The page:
1) A grid system can be helpful for alignment and pleasant balance of content, but I'd also pay attention to the OS-specific Human Interface/Design Guidelines (Apple & Android) to determine element size, minimum spacing, common design patterns, and standard placement of typical system functions. Those may or may not cooperate with your chosen grid system.
In general, iOS devices have 3 distinct aspect ratios that could affect a shared grid:
- 3:2 (iPhone4 and earlier)
- 4:3 (all iPads so far)
- 16:9 (iPhone 5 & later, +/- a few pixels depending on device).
Android devices are sort of all over the place, but can also generally fit into these categories (give or take a few pixels). I might recommend creating grids based on these & applying them as necessary.
You also want to present a consistent experience that meets user expectations for their chosen device. This differs between iOS and Android & people generally dislike seeing UIs designed for one ported directly to the other. That alone will require some reworking of layout & rethinking of where to place common controls or functionality.
2) Avoid starting large & shrinking - generally better to start small & grow.
Start with iPhone 3GS and 4 since they're the smallest at 3.5". iPhone 4/4S has @2x retina display which affects asset creation, but the screen is the same physical size & 3:2 aspect ratio as 3GS so any layout decisions should be identical.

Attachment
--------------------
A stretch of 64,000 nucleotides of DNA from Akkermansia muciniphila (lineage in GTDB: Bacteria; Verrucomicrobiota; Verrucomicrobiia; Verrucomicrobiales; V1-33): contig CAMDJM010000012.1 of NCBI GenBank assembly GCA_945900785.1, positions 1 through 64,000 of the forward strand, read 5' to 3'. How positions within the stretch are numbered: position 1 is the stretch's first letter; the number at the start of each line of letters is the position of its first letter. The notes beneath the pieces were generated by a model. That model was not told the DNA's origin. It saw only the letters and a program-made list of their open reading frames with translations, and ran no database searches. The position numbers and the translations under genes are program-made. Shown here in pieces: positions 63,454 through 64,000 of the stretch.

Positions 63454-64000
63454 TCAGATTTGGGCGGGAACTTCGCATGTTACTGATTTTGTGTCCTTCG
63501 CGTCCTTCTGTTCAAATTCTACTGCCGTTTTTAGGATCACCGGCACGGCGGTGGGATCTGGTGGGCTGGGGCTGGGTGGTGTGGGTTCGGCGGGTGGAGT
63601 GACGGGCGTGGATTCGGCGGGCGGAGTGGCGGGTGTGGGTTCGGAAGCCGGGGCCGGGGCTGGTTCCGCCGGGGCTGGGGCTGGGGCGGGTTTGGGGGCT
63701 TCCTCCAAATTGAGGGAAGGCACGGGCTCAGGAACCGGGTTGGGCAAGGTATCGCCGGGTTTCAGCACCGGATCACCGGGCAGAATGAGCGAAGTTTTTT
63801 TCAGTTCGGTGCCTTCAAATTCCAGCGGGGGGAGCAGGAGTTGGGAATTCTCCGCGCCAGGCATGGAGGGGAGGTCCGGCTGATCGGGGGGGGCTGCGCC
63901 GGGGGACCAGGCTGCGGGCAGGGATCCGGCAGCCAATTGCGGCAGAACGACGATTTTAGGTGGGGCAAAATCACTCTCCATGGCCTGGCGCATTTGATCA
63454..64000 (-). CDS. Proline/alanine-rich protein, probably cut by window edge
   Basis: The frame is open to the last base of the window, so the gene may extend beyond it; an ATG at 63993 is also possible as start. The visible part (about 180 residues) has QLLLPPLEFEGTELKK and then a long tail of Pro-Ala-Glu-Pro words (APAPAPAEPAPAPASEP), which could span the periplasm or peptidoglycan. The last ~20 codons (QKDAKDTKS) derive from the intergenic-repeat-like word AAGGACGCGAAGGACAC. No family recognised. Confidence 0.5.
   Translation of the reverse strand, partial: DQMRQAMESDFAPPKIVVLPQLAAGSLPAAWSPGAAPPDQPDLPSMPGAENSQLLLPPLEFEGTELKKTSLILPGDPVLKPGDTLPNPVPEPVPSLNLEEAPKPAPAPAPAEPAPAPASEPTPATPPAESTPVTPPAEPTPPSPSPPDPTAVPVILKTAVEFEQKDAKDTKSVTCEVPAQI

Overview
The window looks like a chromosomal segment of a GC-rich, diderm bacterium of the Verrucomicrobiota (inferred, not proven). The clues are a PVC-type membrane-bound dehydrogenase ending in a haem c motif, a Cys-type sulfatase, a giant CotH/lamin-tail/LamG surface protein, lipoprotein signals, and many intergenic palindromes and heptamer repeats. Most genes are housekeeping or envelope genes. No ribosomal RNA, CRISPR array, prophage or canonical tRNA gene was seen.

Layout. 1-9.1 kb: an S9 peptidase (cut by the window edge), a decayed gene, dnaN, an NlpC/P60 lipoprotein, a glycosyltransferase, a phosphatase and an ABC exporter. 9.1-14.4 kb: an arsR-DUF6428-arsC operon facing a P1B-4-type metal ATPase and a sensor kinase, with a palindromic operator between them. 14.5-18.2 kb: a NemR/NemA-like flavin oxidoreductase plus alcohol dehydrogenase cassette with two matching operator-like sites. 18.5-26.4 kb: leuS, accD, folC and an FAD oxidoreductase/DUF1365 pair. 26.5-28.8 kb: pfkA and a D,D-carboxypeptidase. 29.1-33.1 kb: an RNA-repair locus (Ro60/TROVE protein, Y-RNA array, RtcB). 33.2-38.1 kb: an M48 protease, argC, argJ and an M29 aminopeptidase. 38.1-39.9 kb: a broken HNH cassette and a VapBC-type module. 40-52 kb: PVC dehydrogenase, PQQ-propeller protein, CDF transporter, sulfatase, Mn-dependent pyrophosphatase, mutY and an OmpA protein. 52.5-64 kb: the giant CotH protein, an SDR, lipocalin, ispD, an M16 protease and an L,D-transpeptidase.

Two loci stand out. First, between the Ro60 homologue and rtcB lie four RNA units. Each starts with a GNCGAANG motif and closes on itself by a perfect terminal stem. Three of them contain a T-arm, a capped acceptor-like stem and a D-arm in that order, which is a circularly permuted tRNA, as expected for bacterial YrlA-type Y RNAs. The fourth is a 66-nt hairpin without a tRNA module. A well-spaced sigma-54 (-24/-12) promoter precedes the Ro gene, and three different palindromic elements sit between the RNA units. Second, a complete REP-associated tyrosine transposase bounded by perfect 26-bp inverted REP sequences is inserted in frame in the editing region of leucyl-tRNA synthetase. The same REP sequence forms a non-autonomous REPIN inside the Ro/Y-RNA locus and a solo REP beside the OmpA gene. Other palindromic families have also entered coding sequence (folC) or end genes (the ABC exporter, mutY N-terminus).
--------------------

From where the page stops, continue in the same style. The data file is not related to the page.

- Test on real devices to get a feel for how tiny they really are. Apply the same "mobile-first" considerations as a responsive website - designing your most restricted space first forces you to focus on critical needs while leaving room to expand. Add a few smaller Android devices to this process as well & try find a happy compromise between their sizes.
iPhone 5/5S is almost exactly 16:9 like the iPhone 6 and 6 Plus. This totally different aspect ratio should get its own variants regardless, so I wouldn't recommend starting there.
iPhone 6+ and similar Android "phablets" have further unique requirements, in addition to @3x pixel density that further complicates things for your graphic designers. Better to scale these designs up to full tablet size than start here & try to shrink them.
- In the same way an iPad app with a standard iPhone layout looks pretty bad & wastes a lot of screen real estate, these larger devices often allow for 2-column/"master-detail" tablet-style layouts and different interaction patterns ("Reachability" on iOS to auto-scroll items that are too far away, for example). They also have slightly different use cases & can simply show more content, so consider how people might use them differently.
Finally, I'm not sure of the Android equivalent, but you might want to look into Apple's Adaptive Design (new as of iOS8) which sort of rethinks how layouts should change across device size classes. This is probably more useful later in the process, but it could help to do mockups w/these concepts in mind.